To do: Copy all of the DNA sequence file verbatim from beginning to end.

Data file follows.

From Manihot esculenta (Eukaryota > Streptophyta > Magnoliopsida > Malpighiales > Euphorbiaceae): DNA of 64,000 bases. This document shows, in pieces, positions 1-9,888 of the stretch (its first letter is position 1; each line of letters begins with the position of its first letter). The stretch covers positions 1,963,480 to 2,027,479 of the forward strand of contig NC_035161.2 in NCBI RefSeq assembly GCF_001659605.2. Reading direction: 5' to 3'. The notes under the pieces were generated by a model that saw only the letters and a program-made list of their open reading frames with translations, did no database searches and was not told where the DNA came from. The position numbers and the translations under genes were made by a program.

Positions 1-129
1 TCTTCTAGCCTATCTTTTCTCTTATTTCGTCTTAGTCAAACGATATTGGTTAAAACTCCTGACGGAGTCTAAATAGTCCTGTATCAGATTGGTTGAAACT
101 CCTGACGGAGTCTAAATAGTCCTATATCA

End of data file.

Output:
From Manihot esculenta (Eukaryota > Streptophyta > Magnoliopsida > Malpighiales > Euphorbiaceae): DNA of 64,000 bases. This document shows, in pieces, positions 1-9,888 of the stretch (its first letter is position 1; each line of letters begins with the position of its first letter). The stretch covers positions 1,963,480 to 2,027,479 of the forward strand of contig NC_035161.2 in NCBI RefSeq assembly GCF_001659605.2. Reading direction: 5' to 3'. The notes under the pieces were generated by a model that saw only the letters and a program-made list of their open reading frames with translations, did no database searches and was not told where the DNA came from. The position numbers and the translations under genes were made by a program.

Positions 1-129
1 TCTTCTAGCCTATCTTTTCTCTTATTTCGTCTTAGTCAAACGATATTGGTTAAAACTCCTGACGGAGTCTAAATAGTCCTGTATCAGATTGGTTGAAACT
101 CCTGACGGAGTCTAAATAGTCCTATATCA